Crown Prince Mohammed bin Salman's visit also marked his third stop in the region this week as the Saudi heir to the throne tours the six U.S.-allied Gulf Arab states that make up the Gulf Cooperation Council. His meetings with Arab rulers are aimed at fortifying the kingdom’s alliances as rival Iran resumes nuclear negotiations with world powers.
The visit is particularly significant because last year at this time, the neighboring states were in the midst of a diplomatic standoff that had frayed familial ties in the region, fractured the close-knit GCC and sparked churlish barbs in state-linked media as accusations of hacking and damaging leaks swirled.
Angered over Qatar's support for Islamist groups like the Muslim Brotherhood and its ties with Iran, the four nations of Saudi Arabia, the UAE, Bahrain and Egypt severed ties with Qatar in mid-2017. They sealed their airspace to Qatari flights, shuttered Qatar's only land border and expelled Qatari citizens from the quartet of nations. The move pushed Qatar closer to Turkey and Iran, which rushed to support the tiny-but-wealthy nation as it navigated the diplomatic assault.
The regional standoff concluded earlier this year with an agreement signed by Arab leaders in Saudi Arabia. Ultimately, Qatar did not give into a list of demands the quartet had made, including that it close down its Al Jazeera news channel and hand over wanted Islamists residing in exile.
Rather, Qatar has emerged a powerful mediator in the region. As host to the Mideast's largest U.S. airbase, Qatar played a major role during the U.S.-led evacuation from Afghanistan over the summer and also in facilitating contact with the country's Taliban rulers following the closure of Western embassies in Kabul.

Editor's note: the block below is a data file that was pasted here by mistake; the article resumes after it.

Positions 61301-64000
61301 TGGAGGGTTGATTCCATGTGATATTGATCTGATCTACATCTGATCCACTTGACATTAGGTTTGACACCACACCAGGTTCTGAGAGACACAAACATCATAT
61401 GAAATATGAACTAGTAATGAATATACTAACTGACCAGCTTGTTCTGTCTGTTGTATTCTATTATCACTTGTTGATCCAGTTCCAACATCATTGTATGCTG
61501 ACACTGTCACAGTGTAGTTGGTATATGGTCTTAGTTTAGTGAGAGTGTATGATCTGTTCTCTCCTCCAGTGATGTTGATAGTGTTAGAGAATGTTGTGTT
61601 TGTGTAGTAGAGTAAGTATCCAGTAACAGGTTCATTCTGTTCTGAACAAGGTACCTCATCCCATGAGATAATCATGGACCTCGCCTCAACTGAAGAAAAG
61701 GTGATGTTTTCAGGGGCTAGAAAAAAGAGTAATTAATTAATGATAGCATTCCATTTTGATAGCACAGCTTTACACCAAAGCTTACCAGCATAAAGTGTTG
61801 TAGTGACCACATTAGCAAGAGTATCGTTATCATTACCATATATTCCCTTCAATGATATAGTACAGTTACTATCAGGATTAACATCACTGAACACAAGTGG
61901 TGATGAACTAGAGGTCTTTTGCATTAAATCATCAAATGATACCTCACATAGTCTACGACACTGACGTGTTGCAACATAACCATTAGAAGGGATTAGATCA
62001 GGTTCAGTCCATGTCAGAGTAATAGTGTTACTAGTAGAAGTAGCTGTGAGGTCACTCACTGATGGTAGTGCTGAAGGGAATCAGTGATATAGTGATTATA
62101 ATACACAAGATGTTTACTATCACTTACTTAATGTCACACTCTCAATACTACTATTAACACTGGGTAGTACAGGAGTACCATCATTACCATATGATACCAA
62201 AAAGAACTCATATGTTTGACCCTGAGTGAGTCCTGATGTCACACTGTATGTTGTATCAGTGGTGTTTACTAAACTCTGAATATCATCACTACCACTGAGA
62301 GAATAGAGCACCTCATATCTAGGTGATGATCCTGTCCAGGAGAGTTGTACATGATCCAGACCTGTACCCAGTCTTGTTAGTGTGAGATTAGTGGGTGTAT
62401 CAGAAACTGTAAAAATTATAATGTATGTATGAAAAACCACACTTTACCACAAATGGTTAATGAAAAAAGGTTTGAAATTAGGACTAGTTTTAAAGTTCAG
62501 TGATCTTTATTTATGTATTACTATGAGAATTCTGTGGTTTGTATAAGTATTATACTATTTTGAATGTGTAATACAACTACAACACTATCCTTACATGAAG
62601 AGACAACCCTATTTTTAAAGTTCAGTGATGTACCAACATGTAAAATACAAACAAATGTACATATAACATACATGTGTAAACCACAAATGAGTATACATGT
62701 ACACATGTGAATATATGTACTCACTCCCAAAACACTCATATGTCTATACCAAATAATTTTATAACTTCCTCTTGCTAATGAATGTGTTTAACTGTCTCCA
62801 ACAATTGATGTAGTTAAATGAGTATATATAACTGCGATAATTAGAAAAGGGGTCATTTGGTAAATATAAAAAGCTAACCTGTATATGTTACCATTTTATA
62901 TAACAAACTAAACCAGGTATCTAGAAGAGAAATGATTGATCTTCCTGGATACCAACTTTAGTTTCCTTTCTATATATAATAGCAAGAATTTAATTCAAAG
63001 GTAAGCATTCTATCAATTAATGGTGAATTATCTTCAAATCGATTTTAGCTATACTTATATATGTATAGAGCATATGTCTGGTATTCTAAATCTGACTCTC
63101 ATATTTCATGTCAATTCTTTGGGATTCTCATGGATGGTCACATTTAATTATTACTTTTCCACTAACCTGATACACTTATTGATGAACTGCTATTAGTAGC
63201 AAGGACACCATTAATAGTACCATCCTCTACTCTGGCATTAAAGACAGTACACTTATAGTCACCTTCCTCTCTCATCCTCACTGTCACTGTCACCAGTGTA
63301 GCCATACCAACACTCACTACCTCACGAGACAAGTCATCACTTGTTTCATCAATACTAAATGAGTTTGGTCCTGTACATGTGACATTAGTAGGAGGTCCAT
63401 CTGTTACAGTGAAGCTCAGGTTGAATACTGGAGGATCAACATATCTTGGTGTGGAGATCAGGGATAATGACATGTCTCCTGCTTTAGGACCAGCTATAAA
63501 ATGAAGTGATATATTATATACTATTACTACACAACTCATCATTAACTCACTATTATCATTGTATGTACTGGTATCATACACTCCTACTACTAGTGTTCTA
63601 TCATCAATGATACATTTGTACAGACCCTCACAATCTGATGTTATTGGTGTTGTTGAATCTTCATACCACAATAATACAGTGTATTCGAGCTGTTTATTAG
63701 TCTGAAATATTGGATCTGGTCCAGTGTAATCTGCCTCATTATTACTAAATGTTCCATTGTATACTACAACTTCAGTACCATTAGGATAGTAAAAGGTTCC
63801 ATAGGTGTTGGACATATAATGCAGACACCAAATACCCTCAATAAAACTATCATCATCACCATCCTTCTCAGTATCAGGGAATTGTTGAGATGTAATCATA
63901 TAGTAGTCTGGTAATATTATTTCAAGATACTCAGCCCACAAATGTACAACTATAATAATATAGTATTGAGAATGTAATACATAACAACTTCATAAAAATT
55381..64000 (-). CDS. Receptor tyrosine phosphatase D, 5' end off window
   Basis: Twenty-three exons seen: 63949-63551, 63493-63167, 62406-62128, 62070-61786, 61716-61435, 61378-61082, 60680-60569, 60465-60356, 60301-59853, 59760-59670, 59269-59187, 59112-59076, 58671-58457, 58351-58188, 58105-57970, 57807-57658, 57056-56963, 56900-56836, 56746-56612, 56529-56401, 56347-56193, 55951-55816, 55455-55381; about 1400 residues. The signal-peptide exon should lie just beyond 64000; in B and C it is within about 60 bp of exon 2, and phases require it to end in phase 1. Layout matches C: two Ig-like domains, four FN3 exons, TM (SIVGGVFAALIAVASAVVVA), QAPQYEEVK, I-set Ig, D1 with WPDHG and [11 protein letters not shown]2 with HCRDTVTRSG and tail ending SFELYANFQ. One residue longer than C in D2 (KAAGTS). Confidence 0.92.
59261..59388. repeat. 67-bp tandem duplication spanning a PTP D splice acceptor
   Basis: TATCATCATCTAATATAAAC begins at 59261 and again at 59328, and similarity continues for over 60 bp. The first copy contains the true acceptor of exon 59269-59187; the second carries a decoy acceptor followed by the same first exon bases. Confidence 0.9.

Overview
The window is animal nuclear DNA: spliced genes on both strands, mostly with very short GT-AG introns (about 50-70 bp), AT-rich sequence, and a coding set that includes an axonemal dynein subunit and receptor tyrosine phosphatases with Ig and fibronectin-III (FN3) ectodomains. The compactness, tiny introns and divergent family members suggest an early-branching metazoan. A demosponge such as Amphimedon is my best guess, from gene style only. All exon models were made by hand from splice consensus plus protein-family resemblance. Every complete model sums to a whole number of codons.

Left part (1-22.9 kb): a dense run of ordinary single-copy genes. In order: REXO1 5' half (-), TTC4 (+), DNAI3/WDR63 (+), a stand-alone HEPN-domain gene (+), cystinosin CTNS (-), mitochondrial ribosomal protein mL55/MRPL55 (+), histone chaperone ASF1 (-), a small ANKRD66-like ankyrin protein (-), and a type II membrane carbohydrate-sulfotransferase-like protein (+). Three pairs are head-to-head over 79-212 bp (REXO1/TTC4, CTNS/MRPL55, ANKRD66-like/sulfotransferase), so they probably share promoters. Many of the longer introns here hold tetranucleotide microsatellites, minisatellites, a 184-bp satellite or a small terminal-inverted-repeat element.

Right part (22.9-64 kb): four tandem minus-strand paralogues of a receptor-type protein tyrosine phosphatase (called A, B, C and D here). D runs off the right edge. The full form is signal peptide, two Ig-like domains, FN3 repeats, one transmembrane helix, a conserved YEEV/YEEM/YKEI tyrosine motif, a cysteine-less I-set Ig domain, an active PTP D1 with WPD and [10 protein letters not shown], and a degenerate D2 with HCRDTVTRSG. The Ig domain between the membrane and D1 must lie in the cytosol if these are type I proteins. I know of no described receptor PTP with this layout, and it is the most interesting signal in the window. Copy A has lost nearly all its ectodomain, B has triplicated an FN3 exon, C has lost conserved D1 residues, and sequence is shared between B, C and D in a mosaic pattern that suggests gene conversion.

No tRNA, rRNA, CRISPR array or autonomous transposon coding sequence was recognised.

Qatar is also well positioned to play a role in easing tensions between Saudi Arabia and Turkey. Prince Mohammed's visit to Doha comes just days after Turkish President Recep Tayyip Erdogan was in Qatar for meetings. Relations between the two have been rocky since the 2018 killing of Saudi critic Jamal Khashoggi in the Saudi Consulate in Istanbul.
Upon his arrival to Qatar late Wednesday, Prince Mohammed was greeted on the tarmac with an embrace from ruling Emir Sheikh Tamim bin Hamad Al Thani.
He arrived from the United Arab Emirates, where he shook hands with Abu Dhabi's crown prince and strongman before their meeting. The formality of their greeting — in contrast to the embrace he received in Qatar after stepping off the plane — and the decision to make the UAE his second stop in the tour after visiting Oman spotlights the underlying tensions that have emerged in the Saudi-UAE relationship.
Despite a lengthy joint statement expressing their commitment to economic prosperity and security at the conclusion of the prince's visit in the UAE, the traditional allies have increasingly divergent foreign policy stances and are in a heated competition for foreign investment and regional clout.
From Qatar, the Saudi crown prince later Thursday traveled to Bahrain. He is to conclude his tour with a stop in Kuwait.